This article is originally written for and published in Forbes Russia
Event organizers constantly improve their performance and apply new ways to make an event of maximum value to participants. Psychology, sociology and neuroscience are exactly those fields that help improve events’ quality substantially. It’s no surprise though: any business event is a concentration of people’s interaction in all its diversity. Applying cognitive and behavioral sciences to planning and execution of events would help organizers to better understand and even forecast their participants’ actions and feelings.
Providing quality is a priority task, first of all, to the organisers. However, conference goers, trade show visitors and congress attendees are seeking to get max out of the event, too. So next time you’re going to the event, what can you do to make your attendance efficient based on knowledge from psychology and related sciences?
Incredibly honoured and proud to be named 2018 ChangeMaker by MeetingsNet.
I am over the moon, ladies and gentlemen. Recognition by the industry community is the ultimate reward!
We all heard event planner is among 5 most stressful occupations in the world. Some of us say it with pride while others with regret. In any case we, event professionals, acknowledge it is true – but is it widely acknowledged by the world outside of the industry? I doubt it.
We also talk a lot recently about value meetings and events bring to communities and economies. We acknowledge it is a huge value and we back it up by numbers. But is it truly acknowledged by other industries, by communities, friends and families? Still not as much as it should be I’d say.
I’ve recently come back from the Smart Woman Summit 2018 held in Chicago and here are my thoughts post-event.
The event turned out to be unique for me in many ways. First, since I’ve never visited or lived in the US before, this has obviously become my first ‘American’ event attended. Second, this was the first event attended that was dedicated to women in events, precisely. Third (the one I am so proud of), this event was about celebrating Awards (mine and of all other amazing women there). Oh, and of course being the only Russian-speaking event professional counts, too.
The Smart Meetings post-event article published today outlines the key action points we came up with there, for women in events. Read the full list here.
Now, I’d say the list is remarkable in that sense it is a perfect illustration of what these women I met with, are. They are like living manifestation of all points listed: staying positive, taking risks, helping others, constantly improving as professionals. It does not mean they don’t have struggles (oh yes! especially when it comes to self-care, I’d say). But this is precisely why these women are inspiring: they don’t sit still, they are all about action, each and every one going their own path.
The summit itself was about camraderie, motivation and all things women (loved my swag bag, ladies!). But you know what? I could not help but thinking that it’s even more than that. It is like looking at the mirror, not for a minute and on the go, but taking your time, looking for smallest details in yourself that can help understand and acknowledge your own pitfalls and drives and then – Get inspired. Through others. By your own self. And that’s I believe something a woman in events needs.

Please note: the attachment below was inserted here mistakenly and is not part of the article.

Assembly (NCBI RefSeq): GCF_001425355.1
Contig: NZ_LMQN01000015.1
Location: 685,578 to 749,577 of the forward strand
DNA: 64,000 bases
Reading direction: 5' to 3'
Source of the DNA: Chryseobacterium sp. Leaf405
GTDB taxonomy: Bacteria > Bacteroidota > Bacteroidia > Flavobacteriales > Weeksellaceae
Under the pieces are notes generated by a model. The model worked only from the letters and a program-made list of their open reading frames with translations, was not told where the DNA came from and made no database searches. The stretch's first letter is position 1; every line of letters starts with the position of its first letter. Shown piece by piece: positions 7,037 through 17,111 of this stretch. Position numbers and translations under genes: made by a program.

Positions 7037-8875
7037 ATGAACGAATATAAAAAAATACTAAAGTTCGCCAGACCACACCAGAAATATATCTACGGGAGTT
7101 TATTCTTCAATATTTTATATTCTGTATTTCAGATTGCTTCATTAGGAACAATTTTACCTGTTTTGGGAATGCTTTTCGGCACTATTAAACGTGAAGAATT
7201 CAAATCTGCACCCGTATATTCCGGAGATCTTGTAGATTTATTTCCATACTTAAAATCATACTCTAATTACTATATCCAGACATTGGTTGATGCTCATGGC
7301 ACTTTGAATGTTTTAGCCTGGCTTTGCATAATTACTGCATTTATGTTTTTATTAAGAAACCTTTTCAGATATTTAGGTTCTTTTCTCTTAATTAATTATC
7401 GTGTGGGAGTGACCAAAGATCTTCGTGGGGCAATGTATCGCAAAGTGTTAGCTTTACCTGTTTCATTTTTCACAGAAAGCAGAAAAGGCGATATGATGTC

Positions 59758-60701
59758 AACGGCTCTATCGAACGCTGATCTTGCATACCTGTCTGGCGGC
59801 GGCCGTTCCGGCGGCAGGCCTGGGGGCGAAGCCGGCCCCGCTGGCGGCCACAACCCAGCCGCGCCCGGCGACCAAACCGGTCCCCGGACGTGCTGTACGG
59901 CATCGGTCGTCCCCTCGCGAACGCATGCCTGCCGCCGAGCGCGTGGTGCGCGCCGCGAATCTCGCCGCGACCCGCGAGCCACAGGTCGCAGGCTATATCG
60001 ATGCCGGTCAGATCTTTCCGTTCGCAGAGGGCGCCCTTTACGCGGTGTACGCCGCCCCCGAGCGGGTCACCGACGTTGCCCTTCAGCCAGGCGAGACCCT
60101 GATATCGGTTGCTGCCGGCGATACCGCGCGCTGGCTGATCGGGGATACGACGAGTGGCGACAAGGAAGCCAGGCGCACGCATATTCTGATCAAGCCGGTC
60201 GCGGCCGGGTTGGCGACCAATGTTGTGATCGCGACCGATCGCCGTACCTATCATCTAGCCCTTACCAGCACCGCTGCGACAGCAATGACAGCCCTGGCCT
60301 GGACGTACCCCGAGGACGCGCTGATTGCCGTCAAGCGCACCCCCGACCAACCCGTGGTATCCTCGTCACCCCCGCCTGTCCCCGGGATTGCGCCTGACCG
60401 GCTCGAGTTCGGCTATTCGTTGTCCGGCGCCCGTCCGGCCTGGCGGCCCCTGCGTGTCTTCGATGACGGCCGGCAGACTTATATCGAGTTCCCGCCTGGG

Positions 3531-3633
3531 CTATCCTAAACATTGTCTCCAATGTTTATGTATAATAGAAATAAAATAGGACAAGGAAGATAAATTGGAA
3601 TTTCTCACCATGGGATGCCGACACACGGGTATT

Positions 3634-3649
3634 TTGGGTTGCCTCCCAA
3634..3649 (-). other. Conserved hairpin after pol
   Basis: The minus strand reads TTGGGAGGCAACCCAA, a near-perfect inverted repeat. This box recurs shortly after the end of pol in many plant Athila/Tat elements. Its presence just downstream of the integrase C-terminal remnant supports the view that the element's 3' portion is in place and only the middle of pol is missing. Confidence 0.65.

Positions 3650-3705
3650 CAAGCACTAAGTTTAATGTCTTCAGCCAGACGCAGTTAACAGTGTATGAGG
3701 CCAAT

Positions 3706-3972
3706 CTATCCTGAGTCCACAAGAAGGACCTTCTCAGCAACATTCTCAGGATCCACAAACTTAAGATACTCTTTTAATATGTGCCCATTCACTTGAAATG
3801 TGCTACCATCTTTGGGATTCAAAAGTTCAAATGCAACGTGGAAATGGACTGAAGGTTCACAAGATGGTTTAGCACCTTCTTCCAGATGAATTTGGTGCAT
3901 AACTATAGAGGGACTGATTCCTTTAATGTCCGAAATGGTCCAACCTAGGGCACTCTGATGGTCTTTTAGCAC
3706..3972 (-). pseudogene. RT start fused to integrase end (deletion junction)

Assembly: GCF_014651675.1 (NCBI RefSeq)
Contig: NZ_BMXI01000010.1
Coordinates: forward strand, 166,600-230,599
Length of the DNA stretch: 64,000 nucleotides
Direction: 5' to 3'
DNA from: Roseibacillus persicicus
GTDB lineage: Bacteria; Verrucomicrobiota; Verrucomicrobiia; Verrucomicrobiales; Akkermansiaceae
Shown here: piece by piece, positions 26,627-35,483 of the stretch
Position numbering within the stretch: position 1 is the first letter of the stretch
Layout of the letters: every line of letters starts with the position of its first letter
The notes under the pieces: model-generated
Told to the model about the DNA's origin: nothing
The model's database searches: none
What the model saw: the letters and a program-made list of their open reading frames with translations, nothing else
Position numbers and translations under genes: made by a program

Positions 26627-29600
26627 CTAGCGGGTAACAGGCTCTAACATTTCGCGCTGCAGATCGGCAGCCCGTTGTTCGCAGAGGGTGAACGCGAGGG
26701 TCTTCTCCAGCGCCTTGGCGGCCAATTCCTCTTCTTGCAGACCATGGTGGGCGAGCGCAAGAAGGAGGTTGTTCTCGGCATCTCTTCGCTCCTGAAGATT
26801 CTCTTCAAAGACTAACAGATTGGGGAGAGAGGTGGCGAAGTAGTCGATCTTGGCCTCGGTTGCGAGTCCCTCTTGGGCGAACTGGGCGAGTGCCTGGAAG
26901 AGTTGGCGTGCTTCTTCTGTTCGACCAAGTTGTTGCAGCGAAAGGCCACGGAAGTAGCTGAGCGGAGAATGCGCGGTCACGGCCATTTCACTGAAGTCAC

This article originally published in MICE&More magazine (Feb 2018).
Emotions no doubt are key aspect of everybody’s life. Whether we are aware of it or not, emotions go off before our brains do, and they heavily influence our decision making in both personal and professional context. We can express emotions – and we can hide them. But even then gestures, face micro expressions, intonations, eye movement and heart rate turn us in. Now, thanks to technologies, we are on the way to sci-fi world of emotion analytics.
Forbes Russia has recently published my new article (the original in Russian) and I’d like to make it available in English, too. It addresses an issue of efficient participation and how an attendee is responsible for making it work almost as much as organisers are. I believe following some simple yet important rules will help everybody attending a conference or a congress gain maximum benefit out of it. Thus, by moving towards each other, and not in the opposite directions, organisers and attendees may feel and actually get the full value an event can provide.
Below is my translation of the article.
Sometimes I seriously think event planning and parenting are very similar (just think about levels of responsibility and amount of (positive and negative) stress), and attendees are like kids. Why? Well, I came up with at least 7 reasons for that:
Analysing event’s website is one of the key elements in my event review. I believe event website is a hallmark which can (or cannot) tell a whole lot about the event. Often there are similar questions raised around what should be there on a conference’s or forum’s website. So recently I’ve come across WEC2018 and found it a perfect reference to share with you. Not is it only an example of how to present and structure event information. It surprisingly came as a visual aid for event design trends. See for yourself.